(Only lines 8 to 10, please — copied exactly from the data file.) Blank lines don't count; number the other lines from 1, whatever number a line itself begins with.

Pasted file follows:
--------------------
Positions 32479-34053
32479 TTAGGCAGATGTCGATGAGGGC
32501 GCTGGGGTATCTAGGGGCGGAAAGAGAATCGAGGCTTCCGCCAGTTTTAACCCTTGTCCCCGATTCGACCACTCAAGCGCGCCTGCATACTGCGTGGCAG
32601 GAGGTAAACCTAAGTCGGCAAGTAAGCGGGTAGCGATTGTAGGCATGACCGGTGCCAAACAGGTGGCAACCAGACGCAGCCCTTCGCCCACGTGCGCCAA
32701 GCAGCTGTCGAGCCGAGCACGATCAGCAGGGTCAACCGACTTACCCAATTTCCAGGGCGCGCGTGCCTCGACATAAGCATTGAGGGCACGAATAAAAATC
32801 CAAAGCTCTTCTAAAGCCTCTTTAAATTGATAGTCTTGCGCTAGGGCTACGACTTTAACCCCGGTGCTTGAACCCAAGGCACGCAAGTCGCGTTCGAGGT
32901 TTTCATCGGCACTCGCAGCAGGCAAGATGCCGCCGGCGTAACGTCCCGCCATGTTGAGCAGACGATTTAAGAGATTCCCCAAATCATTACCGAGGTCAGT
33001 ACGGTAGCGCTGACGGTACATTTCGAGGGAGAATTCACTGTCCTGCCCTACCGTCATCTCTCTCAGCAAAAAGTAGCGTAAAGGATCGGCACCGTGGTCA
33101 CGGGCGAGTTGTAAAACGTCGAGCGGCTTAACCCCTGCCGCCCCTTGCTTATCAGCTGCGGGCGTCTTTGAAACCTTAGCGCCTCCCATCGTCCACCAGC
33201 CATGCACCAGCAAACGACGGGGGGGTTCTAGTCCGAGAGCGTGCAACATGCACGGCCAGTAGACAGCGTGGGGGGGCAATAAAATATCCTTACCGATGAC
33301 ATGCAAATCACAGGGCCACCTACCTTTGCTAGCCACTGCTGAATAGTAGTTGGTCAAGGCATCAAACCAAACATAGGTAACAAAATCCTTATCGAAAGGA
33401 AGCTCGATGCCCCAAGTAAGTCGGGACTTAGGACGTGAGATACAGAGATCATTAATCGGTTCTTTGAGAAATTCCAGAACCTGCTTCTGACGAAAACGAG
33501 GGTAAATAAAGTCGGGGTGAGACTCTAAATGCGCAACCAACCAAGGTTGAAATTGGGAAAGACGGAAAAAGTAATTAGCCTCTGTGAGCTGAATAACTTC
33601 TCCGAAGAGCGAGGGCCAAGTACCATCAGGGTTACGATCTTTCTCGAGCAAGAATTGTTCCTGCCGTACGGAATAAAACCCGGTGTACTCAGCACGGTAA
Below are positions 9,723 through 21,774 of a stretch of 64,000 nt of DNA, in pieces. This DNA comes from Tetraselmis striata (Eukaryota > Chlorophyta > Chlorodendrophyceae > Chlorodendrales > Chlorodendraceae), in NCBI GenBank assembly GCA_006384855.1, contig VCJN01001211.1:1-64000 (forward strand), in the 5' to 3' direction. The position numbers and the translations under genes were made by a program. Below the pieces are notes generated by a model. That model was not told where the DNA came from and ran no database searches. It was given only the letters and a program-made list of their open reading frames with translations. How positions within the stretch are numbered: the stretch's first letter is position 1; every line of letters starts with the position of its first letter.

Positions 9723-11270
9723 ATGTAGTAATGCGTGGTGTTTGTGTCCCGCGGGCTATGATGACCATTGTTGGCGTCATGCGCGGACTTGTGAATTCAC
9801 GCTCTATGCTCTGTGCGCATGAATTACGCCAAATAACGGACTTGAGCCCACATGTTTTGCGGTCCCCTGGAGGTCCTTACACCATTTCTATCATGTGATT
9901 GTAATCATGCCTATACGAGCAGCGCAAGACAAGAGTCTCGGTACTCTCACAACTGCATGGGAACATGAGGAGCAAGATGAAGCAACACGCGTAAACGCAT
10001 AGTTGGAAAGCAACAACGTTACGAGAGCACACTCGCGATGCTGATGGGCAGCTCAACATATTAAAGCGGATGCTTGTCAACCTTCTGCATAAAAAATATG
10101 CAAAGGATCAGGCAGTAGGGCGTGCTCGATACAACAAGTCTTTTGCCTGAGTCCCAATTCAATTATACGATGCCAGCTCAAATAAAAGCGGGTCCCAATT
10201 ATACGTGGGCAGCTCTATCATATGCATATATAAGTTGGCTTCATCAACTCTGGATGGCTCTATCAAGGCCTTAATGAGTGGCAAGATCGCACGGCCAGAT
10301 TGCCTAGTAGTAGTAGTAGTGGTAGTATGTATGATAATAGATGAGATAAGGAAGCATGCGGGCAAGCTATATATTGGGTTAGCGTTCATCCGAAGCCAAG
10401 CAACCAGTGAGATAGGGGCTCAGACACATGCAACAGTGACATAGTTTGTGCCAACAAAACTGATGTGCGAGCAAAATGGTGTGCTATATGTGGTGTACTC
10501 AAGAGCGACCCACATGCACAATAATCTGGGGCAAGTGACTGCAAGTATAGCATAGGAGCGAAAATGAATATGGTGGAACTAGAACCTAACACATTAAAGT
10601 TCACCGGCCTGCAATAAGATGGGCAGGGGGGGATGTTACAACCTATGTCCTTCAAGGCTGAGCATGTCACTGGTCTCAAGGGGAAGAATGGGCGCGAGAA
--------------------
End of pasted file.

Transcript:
33001 ACGGTAGCGCTGACGGTACATTTCGAGGGAGAATTCACTGTCCTGCCCTACCGTCATCTCTCTCAGCAAAAAGTAGCGTAAAGGATCGGCACCGTGGTCA
33101 CGGGCGAGTTGTAAAACGTCGAGCGGCTTAACCCCTGCCGCCCCTTGCTTATCAGCTGCGGGCGTCTTTGAAACCTTAGCGCCTCCCATCGTCCACCAGC
33201 CATGCACCAGCAAACGACGGGGGGGTTCTAGTCCGAGAGCGTGCAACATGCACGGCCAGTAGACAGCGTGGGGGGGCAATAAAATATCCTTACCGATGAC